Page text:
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How to Make Letters Out of Legos

By Melanie Jo Triebel ; Updated April 18, 2017
Building letters from Legos can be a fun way to help children learn to spell.

Many Lego enthusiasts delight in complex construction projects that last for days. The simple projects, however, can be just as rewarding. Creating letters from Legos, whether to form a complete alphabet, a word, or a sentence, is just such a project. Design and construction is simple. But the impact as a decoration or whimsical message can be significant.

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Choose a size for your letters. They should be at least five bricks tall, so that there is room to build the curves and lines needed for each. The larger your letters, the better you will be able to approximate curves.

Plan your layout. For straight vertical lines (such as the sides of a capital “H”) place bricks of equal length directly on top of one another. For straight horizontal lines, use a longer brick that can be connected to any vertical lines. For example, the vertical sides of your capital “H” could be composed of bricks two circles long, while the horizontal line is a brick six circles long, with the two circles on each end snapped into the vertical sides. For curves and diagonal lines, use bricks of the same length but snap each brick one circle over from the brick above and below.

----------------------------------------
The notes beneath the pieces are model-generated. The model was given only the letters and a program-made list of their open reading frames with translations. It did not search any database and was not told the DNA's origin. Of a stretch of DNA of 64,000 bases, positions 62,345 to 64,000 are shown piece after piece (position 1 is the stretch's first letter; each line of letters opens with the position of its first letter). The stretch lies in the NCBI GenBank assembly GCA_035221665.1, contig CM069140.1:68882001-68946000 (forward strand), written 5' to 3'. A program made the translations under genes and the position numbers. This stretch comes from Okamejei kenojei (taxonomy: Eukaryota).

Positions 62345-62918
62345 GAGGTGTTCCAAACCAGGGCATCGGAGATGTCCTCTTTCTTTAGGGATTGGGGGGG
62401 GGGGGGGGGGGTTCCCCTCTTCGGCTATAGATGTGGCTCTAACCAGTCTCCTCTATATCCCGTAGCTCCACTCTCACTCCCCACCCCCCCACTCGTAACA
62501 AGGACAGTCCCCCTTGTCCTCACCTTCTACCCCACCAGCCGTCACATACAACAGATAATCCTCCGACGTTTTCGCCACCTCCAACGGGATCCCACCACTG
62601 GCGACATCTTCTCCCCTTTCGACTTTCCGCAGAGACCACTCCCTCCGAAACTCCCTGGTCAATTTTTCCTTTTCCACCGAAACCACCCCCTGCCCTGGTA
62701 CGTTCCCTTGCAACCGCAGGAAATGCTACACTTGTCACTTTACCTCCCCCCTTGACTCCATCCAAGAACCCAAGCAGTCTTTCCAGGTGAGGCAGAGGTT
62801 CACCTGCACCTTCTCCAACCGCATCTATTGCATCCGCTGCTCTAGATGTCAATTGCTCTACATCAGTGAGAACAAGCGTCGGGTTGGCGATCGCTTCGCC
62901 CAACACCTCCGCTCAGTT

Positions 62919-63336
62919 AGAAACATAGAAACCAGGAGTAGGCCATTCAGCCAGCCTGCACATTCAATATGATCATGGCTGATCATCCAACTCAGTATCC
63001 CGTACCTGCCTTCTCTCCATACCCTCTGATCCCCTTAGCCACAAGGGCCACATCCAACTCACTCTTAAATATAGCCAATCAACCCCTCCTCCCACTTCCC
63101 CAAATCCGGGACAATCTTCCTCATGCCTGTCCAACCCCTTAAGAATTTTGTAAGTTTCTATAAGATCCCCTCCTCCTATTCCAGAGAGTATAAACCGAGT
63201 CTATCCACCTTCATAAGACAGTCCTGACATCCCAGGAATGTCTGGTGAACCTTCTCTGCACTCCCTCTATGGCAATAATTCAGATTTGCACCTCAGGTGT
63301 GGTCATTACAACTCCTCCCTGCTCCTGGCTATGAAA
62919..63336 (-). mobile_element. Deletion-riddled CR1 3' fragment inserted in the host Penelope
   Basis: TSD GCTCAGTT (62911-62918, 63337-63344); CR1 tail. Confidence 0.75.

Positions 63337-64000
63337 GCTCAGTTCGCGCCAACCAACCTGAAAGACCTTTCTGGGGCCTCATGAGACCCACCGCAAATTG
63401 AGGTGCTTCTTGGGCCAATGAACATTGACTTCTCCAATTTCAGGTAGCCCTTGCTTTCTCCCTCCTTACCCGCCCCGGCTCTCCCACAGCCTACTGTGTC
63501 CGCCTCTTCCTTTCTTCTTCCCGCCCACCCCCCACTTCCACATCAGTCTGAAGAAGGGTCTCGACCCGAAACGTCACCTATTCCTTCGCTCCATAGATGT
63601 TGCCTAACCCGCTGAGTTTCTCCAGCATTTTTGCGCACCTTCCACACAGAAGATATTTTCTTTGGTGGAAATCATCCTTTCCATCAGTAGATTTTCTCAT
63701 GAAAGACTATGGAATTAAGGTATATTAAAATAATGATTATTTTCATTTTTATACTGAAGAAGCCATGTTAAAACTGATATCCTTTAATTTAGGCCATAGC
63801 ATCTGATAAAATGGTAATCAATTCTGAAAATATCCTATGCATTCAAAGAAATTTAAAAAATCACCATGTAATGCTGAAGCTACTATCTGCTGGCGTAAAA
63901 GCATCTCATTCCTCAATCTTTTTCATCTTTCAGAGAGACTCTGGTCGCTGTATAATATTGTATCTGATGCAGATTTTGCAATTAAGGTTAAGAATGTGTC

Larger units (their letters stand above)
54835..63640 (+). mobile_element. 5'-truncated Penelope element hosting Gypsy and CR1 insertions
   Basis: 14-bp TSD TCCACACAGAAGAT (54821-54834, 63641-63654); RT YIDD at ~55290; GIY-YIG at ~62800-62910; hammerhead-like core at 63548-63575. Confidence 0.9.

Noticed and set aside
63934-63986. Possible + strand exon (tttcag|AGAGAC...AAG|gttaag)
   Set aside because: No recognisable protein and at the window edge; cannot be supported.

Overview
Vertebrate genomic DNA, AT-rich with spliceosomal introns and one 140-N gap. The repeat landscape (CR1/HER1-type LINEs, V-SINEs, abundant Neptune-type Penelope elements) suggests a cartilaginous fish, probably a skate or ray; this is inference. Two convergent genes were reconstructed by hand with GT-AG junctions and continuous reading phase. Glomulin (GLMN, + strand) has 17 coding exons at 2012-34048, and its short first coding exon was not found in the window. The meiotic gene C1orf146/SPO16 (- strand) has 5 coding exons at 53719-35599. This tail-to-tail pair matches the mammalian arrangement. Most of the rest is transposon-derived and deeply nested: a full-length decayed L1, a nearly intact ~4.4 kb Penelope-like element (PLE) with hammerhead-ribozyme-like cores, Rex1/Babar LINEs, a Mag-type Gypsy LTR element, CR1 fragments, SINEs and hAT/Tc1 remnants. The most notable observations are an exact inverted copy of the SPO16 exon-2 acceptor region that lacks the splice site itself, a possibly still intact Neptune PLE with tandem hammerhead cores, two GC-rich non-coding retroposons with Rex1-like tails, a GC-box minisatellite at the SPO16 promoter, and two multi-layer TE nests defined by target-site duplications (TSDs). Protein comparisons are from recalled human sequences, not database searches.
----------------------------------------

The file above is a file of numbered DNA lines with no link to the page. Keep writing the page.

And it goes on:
Snap the bricks together in your planned layout. Use bricks of a uniform width, such as the Lego standard two-circle width.

Tip

Play with color in constructing your Lego letters. You can make each letter a single color, use a random mix of colors, or create a repeating pattern within each letter.

For smaller children, the Lego's Duplo line offers a “Play with Letters” set with large, easy-to-manipulate blocks with letters emblazoned on the side.

For children learning to spell, Lego Education offers a set of letters on flat tiles that can be snapped onto a white Lego base in various orders to create words and sentences.

Warning

Lego toys contain many small pieces that can be dangerous or deadly if swallowed by infants or small children.

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About the Author

Melanie Jo Triebel has been writing since 2003. Her articles have appeared in such publications as the "ARIAS U.S. Quarterly" and the "Sidley Reinsurance Law Report." Triebel holds a B.A. in music from Chapman University and a J.D. from the Chapman University School of Law. She has practiced law for nearly a decade and is licensed in California and Illinois.

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